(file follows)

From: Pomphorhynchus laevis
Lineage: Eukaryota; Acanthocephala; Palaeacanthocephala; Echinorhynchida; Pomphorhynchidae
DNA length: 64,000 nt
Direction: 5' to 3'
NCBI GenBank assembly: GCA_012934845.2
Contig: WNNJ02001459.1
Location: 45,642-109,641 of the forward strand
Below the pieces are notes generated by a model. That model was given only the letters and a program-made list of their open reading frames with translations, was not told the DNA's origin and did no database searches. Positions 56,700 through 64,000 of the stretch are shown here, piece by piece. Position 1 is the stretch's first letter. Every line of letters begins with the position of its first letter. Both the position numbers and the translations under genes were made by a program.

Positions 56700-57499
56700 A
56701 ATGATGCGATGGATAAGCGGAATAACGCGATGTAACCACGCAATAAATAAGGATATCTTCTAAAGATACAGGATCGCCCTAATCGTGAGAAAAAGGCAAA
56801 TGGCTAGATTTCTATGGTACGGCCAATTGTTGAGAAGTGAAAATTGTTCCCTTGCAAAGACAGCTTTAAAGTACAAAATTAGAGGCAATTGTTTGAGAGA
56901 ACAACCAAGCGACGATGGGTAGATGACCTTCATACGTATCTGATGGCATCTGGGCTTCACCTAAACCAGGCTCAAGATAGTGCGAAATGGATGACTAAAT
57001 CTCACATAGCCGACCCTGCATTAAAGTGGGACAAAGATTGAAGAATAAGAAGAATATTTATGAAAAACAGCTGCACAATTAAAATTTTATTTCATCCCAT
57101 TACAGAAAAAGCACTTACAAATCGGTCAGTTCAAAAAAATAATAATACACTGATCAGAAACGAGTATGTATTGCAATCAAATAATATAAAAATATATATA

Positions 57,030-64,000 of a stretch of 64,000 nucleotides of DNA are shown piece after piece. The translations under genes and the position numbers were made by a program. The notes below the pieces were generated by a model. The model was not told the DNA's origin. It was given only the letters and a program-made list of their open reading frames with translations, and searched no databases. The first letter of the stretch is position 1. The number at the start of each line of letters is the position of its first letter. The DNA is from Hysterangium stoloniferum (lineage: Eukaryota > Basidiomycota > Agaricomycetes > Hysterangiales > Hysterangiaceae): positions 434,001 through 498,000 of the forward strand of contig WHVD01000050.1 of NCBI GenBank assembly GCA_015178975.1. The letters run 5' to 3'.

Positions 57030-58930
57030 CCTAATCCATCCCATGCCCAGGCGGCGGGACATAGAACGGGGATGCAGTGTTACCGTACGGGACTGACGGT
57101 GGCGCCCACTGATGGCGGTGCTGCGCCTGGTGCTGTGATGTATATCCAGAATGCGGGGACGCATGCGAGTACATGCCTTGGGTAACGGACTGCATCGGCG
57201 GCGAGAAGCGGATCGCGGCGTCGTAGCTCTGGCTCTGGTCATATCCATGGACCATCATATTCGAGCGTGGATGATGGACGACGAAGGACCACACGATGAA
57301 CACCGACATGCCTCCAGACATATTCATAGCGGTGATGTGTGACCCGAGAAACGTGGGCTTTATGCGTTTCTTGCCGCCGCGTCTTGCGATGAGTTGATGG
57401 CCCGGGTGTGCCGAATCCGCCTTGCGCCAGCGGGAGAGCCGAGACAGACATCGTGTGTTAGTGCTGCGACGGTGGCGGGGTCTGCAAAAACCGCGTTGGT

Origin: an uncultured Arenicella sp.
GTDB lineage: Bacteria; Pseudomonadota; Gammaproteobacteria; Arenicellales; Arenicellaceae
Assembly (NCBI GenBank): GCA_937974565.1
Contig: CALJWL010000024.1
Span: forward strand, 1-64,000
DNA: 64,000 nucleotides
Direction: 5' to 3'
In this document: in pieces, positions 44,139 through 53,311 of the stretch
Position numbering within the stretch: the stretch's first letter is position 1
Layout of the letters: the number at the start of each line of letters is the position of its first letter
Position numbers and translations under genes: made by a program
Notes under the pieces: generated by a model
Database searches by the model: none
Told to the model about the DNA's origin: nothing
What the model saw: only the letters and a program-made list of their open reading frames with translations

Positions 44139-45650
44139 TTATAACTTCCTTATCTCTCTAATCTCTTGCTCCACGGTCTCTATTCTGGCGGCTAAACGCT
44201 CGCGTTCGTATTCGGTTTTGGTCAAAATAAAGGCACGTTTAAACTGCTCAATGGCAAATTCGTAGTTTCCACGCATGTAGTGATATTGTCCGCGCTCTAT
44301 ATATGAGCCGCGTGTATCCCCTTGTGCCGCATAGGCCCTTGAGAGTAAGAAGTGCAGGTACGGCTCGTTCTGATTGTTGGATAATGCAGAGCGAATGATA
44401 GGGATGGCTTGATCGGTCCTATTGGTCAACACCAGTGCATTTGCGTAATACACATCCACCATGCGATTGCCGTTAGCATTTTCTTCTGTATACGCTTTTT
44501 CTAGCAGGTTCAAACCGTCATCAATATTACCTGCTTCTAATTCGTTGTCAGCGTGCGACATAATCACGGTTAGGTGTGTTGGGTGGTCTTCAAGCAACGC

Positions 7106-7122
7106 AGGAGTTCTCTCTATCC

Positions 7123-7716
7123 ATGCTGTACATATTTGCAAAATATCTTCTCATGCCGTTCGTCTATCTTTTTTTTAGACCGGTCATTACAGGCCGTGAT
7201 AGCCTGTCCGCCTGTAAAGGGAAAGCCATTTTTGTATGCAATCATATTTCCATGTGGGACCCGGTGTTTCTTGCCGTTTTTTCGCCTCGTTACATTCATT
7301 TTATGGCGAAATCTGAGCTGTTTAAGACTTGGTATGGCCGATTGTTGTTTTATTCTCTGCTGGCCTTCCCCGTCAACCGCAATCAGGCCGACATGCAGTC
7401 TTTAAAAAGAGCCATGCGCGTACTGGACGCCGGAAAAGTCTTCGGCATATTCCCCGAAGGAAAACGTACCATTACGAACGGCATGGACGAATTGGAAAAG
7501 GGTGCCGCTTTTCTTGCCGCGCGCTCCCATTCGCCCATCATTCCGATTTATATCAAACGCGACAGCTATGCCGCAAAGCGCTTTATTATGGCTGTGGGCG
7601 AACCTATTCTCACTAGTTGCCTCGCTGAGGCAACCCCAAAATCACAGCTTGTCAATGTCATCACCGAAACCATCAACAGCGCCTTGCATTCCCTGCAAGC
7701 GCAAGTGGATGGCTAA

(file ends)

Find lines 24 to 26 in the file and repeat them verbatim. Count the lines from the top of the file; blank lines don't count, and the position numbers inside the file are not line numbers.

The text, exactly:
GTDB lineage: Bacteria; Pseudomonadota; Gammaproteobacteria; Arenicellales; Arenicellaceae
Assembly (NCBI GenBank): GCA_937974565.1
Contig: CALJWL010000024.1